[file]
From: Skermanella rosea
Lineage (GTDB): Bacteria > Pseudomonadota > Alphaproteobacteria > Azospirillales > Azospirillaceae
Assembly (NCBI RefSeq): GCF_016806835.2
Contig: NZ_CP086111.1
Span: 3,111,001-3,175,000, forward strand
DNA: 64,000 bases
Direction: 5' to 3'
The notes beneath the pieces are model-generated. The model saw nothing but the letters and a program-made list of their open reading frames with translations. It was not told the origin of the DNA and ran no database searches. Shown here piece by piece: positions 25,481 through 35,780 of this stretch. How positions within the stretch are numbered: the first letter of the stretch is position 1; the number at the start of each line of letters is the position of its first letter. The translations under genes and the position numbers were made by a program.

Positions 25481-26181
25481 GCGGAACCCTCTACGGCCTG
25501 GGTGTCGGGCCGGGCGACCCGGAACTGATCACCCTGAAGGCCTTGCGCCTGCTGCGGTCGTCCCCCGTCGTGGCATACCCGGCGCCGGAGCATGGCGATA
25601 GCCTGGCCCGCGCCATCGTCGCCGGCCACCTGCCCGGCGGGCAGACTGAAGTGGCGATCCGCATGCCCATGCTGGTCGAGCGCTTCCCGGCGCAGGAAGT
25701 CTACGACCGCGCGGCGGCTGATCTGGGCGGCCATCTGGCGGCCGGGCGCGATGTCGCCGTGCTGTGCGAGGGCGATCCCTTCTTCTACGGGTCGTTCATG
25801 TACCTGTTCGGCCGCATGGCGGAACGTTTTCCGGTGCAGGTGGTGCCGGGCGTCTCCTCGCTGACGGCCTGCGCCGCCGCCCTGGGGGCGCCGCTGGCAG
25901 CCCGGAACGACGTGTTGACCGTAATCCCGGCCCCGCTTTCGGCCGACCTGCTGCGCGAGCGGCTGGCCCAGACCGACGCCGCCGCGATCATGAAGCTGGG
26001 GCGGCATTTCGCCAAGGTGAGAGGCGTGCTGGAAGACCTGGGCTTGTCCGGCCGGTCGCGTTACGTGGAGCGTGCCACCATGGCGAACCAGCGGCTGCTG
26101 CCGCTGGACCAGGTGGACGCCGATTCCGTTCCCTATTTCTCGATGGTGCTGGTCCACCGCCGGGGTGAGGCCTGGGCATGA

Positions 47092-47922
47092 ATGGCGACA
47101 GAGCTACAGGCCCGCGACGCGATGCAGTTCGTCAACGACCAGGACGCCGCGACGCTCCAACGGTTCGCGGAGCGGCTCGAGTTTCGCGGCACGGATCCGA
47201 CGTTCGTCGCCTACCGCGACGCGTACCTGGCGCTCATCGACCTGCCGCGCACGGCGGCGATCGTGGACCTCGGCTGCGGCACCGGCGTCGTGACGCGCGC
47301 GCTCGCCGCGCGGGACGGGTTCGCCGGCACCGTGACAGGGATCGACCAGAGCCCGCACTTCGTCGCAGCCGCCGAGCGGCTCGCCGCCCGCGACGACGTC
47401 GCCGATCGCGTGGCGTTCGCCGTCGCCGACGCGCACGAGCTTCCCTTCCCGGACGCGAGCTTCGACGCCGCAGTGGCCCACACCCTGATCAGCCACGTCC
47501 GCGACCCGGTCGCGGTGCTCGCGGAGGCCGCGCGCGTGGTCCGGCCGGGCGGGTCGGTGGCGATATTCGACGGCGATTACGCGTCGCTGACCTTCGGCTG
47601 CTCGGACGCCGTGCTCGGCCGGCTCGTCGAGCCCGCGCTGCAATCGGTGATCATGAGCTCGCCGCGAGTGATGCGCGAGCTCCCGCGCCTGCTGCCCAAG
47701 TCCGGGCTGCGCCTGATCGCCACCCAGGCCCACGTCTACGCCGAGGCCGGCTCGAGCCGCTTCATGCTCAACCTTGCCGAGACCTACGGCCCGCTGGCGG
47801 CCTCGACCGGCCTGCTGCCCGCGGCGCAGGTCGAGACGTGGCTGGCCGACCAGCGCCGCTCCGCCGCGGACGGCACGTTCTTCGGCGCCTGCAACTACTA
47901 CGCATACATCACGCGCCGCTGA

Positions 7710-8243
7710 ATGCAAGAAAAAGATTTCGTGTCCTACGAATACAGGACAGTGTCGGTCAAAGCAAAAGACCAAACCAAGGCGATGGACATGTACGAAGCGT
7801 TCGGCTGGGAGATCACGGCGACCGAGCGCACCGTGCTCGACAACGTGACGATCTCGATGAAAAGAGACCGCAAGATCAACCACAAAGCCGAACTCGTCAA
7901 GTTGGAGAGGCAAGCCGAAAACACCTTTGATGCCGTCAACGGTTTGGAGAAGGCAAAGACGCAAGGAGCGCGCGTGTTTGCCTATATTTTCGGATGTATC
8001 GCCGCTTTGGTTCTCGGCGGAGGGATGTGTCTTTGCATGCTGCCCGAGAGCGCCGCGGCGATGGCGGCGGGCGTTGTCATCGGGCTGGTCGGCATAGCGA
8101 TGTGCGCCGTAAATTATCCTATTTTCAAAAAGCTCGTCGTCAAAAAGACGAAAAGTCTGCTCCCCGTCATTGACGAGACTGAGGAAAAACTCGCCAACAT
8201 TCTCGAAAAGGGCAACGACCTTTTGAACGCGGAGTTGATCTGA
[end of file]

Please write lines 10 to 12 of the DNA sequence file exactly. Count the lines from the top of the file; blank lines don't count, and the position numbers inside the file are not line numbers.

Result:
25481 GCGGAACCCTCTACGGCCTG
25501 GGTGTCGGGCCGGGCGACCCGGAACTGATCACCCTGAAGGCCTTGCGCCTGCTGCGGTCGTCCCCCGTCGTGGCATACCCGGCGCCGGAGCATGGCGATA
25601 GCCTGGCCCGCGCCATCGTCGCCGGCCACCTGCCCGGCGGGCAGACTGAAGTGGCGATCCGCATGCCCATGCTGGTCGAGCGCTTCCCGGCGCAGGAAGT